The blog only heard of him in the early 1990s, and was astounded when it read his work. The book had the rather dry title of “The firm, the market and the law”, but it provides wonderful insight as soon as one opens its pages.
The reason is that although Coase won the Nobel Prize for Economics, he was never a technician, concerned to develop and justify a particular model of the economy. Instead, he was a philosopher, concerned to understand ‘why’ things happened, and to propose practical ways of dealing with them.
Thus his most famous work, ‘The nature of the firm’, written in 1937, identified for the first time why firms existed. His key insight was that firms were necessary because of the need to deal with the costs of transactions. Thus in his view, the boundaries of the modern company were determined by the relative costs of producing goods or services, and of then selling these in the market.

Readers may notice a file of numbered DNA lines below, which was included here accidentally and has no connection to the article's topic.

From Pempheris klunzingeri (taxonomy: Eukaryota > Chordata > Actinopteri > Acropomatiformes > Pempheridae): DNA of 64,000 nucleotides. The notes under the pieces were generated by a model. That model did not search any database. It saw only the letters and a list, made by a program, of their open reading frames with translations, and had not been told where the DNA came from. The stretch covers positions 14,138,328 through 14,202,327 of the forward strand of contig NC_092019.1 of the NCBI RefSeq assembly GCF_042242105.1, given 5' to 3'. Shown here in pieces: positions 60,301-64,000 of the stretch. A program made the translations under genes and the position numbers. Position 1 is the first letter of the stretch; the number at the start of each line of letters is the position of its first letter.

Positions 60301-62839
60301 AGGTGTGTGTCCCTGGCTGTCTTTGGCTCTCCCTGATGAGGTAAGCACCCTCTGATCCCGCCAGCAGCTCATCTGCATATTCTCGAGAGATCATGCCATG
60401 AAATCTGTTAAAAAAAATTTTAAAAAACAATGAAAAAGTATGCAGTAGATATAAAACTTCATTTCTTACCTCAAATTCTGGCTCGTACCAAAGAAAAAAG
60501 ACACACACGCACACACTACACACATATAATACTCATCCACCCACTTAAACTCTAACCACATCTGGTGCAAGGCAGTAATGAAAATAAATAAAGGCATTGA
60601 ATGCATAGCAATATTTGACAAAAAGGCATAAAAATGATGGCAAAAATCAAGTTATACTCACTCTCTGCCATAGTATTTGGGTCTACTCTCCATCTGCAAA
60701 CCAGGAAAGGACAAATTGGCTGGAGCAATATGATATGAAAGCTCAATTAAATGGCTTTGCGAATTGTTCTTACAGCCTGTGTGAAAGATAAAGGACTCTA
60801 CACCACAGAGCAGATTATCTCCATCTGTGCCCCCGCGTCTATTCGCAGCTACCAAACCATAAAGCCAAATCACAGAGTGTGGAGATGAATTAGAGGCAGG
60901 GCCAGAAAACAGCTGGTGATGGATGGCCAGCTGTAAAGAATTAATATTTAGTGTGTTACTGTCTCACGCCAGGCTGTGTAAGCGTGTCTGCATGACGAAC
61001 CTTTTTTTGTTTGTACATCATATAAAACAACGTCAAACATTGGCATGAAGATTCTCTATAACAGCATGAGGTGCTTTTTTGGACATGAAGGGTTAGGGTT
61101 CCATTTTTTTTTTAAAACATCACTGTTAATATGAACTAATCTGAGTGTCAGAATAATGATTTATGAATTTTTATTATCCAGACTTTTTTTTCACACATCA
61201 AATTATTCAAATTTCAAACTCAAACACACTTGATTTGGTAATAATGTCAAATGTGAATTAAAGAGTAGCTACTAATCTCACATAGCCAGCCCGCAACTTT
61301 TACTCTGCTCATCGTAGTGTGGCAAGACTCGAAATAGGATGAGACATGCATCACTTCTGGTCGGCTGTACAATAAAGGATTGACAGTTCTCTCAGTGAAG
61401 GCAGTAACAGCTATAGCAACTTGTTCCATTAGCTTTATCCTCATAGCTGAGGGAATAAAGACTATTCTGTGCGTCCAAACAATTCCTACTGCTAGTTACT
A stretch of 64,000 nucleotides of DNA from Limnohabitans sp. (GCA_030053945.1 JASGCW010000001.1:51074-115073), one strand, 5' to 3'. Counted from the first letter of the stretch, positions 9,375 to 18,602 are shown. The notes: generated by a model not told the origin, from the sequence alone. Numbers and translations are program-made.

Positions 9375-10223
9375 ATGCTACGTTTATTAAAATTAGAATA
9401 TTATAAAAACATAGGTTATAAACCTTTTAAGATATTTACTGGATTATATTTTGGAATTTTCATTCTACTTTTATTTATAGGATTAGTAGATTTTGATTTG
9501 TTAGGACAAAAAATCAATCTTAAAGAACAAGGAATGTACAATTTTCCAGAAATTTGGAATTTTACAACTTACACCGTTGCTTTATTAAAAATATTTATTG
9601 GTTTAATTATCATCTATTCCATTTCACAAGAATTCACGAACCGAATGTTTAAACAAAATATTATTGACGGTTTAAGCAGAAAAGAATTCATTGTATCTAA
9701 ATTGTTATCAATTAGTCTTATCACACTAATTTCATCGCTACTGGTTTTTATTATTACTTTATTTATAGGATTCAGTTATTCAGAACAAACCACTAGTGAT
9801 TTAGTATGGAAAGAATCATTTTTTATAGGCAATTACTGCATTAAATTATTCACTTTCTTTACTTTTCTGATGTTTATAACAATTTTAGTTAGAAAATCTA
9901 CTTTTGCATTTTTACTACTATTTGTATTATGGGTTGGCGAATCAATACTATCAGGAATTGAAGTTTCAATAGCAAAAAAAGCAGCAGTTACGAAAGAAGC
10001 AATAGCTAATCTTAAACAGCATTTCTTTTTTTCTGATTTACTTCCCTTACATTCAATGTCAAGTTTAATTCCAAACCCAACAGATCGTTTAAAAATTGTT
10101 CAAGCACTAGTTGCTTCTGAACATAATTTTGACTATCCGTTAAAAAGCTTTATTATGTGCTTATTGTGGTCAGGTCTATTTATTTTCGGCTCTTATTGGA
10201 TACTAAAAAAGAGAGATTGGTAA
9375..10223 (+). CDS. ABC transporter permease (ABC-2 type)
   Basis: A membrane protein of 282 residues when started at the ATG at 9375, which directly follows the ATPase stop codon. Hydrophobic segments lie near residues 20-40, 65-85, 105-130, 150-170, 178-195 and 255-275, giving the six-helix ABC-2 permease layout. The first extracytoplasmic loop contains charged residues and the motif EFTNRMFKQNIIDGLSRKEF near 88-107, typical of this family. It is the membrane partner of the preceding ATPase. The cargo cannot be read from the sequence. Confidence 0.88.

Most companies today operate on the basis of Coase’s analysis, even though they may not recognise his contribution:
- Every discussion about a firm’s ‘core competences’ and its fundamental positioning in the market is influenced by his arguments
- Today’s major debates about the benefits or otherwise of outsourcing/offshoring, or around the management of supply chains, all reflect his concepts
On a personal level, Coase seems to have been an attractive figure. The son of two London postal workers, he wore leg irons as a boy, but overcame this disability to build a successful career in both Britain and the US. He also illustrates the benefits of today’s increased longevity, finally receiving his Nobel Prize at the age of 81 in 1991.
He died this week aged 102, having published his latest book only last year.